That said, nearly everyone I work with would… and I would have given it to them. :(

    Just goes to show that our security sucks and physical access is king. I have worked in a place where the whole PC was physically locked down and you only had a power button/keyboard/mouse/monitor as I/O.

  21. aztraph says:

    Seriously, I thought the term “broad” went out with the 80’s. I have too much respect for women (especially my wife) to use such a degrading label.

    just for grins and giggles, what do you think Limor or Jeri would do if they received a free mouse? I think they would take it it apart, I know I would if only to harvest the switches to keep my trackball working properly. you want to protect the project, put it in a wireless mouse, at least that’s a little more useful.

  22. error404 says:

    o.O Who takes free stuff and uses it at work, for their employer’s gain? Crazyfolk.

    As ever, all this proves is that we are more vulnerable than the machine is. Short of various ways of disabling/making inaccessible the USB ports, I can’t think of a practical way to defend against this vector.

  23. Paul says:

    Hi, Paul here… the guy who created Teensy and wrote the Teensyduino add-on for Arduino. When I started this project, I imaged people would do things like key in stored data, control things… and indeed many have. I only hope in the end some good comes of this “pen testing” stuff.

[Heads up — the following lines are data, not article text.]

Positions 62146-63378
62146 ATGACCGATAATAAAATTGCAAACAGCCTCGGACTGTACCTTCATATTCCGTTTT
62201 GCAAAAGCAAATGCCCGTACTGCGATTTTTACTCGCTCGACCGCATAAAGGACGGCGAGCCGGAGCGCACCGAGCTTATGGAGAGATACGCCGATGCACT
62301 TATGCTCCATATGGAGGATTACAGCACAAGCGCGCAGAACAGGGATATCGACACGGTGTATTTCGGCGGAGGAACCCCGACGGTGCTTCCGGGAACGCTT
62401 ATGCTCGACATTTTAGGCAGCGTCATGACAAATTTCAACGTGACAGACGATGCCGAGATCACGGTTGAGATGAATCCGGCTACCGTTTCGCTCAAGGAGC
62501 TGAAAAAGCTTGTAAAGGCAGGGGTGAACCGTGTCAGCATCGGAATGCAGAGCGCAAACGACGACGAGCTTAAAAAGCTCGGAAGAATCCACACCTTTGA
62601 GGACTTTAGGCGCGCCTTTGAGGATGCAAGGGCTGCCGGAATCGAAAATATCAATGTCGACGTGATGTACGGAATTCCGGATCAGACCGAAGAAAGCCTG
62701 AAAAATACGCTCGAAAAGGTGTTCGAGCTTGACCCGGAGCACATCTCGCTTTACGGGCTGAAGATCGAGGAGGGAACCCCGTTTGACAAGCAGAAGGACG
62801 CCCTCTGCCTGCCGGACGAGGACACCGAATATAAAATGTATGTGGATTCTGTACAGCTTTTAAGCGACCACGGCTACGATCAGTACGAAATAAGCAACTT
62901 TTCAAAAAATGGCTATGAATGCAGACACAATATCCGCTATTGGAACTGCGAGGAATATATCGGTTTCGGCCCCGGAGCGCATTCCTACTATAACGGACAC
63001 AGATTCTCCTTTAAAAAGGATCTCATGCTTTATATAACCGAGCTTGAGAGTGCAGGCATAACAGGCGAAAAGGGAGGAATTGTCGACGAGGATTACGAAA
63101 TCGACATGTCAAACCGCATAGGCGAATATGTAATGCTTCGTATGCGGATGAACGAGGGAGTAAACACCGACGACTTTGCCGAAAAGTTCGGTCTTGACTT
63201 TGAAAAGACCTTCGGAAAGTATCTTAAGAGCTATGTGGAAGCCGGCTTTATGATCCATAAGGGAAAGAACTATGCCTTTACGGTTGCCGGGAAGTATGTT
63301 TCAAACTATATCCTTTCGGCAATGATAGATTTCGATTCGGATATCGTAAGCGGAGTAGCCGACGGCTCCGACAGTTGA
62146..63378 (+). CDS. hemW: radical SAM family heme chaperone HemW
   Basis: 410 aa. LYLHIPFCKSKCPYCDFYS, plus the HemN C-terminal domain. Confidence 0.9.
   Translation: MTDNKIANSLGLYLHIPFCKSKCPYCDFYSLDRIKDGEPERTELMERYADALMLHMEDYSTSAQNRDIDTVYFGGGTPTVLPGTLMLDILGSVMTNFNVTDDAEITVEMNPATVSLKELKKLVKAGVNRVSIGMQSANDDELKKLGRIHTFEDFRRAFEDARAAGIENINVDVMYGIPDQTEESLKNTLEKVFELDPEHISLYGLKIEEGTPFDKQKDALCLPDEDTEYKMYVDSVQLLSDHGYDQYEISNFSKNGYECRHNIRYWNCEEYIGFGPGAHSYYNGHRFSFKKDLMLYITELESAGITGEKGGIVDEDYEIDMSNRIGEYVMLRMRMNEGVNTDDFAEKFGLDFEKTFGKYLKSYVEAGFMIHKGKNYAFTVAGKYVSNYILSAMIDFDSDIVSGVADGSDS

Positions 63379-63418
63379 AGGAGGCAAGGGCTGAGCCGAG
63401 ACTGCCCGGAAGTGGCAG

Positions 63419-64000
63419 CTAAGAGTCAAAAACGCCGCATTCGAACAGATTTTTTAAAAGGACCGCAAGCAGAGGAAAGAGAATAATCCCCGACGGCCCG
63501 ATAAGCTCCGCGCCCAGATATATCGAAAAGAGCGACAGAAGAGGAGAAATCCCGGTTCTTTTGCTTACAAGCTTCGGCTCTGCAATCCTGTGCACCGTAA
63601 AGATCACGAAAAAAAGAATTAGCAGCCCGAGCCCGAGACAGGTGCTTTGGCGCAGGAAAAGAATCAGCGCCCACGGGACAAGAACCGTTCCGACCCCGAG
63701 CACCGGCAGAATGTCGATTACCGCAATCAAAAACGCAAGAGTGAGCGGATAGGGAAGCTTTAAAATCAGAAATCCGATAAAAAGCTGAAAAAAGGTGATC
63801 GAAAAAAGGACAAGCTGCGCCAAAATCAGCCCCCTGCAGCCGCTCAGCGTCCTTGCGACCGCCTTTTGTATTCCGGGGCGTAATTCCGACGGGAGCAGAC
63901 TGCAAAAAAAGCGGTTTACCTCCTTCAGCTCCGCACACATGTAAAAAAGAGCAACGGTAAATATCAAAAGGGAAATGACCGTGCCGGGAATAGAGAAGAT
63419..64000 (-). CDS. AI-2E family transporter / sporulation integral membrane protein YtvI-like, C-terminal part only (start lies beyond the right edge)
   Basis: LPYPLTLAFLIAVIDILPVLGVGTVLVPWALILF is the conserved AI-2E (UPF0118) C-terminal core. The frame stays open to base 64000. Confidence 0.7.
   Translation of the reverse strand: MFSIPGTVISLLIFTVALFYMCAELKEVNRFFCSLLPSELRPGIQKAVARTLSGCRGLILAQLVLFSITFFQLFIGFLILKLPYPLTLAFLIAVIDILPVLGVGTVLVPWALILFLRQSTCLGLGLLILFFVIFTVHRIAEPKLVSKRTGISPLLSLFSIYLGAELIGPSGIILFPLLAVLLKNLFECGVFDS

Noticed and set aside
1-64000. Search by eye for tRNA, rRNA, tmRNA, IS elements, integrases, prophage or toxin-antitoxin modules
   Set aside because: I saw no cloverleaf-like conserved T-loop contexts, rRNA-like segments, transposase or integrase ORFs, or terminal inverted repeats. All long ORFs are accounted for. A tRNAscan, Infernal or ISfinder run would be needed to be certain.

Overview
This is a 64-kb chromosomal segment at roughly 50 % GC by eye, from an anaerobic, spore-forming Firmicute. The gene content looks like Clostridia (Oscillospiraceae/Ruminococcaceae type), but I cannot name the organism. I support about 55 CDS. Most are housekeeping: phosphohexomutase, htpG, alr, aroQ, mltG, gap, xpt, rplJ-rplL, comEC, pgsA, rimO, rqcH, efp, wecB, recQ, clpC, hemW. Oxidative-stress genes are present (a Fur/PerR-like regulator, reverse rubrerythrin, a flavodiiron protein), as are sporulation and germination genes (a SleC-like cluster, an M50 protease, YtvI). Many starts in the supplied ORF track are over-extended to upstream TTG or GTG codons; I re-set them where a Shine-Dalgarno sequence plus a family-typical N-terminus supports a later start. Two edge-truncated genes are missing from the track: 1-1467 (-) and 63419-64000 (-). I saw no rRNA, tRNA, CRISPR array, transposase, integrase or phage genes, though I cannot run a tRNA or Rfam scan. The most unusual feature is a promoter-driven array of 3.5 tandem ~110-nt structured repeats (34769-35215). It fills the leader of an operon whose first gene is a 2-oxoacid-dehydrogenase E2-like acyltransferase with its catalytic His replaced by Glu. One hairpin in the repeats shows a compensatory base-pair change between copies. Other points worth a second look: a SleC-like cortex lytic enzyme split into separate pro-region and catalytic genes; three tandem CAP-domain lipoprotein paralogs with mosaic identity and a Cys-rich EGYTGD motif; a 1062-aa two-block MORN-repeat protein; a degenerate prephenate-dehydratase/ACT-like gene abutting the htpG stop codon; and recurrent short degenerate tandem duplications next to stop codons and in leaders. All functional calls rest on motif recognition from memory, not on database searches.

Someday, I would imagine, all operating systems will have some dialog that pops up for you to authorize a new keyboard or mouse. Today, OS-X is the only system that does anything like that, and it’s only to choose the keyboard mapping. Not even Linux does this today, and it’ll be interesting to see if Microsoft ends up (eventually) taking the lead on this and everyone else copies, or if the others will be more proactive. But the days of just letting any new keyboard work automatically without being affirmatively authorized are numbered. It may take years, but eventually poor security practice (like autorun on removable media) just can’t go on forever.

  24. daqq says:

    The next step is a wifi router giveaway… with special firmware ofcourse.

  25. Mad Max says:

    @Paul: good point about the need to authenticate input peripherals in some way. I guess we’ll have that in some form sooner or later – but the point to make is that they aren’t there (and autorun used to be) is the near-nonexistent concern of private users about intrusions; corporate users might be much more concerned about such things, but Windows is generally written for the Average Joe (‘s mom, possibly), thus cares more about the convenience of a self-started application on plug-in then its security implications, I think.

    Along the same lines – disregarding the fact that mice and such don’t require drivers – how sure are you that that same thing wouldn’t have worked with no HW modifications whatsoever, by simply including an artfully crafted “drivers mini-cd” – auto-started or not – urging the user to “install the drivers”…?

  26. agtrier says:

    Note to self: disassemble all freebe IT gadgets that I have at home to see if someone has modded them.

  27. cantido says:

    @Paul

    >>Not even Linux does this today,

    Linux being the kernel only contains the USB stack.. what your userland does is up to the userland in question. There is no reason you couldn’t do something with udev, dbus etc to authorize USB devices on connect via a popup on your favourite desktop environment.. I can see it annoying the tits off of most people though.
    I’m not sure how you authorize input devices before you have authorized an input device to authorize the input device..

    >taking the lead on this and everyone else copies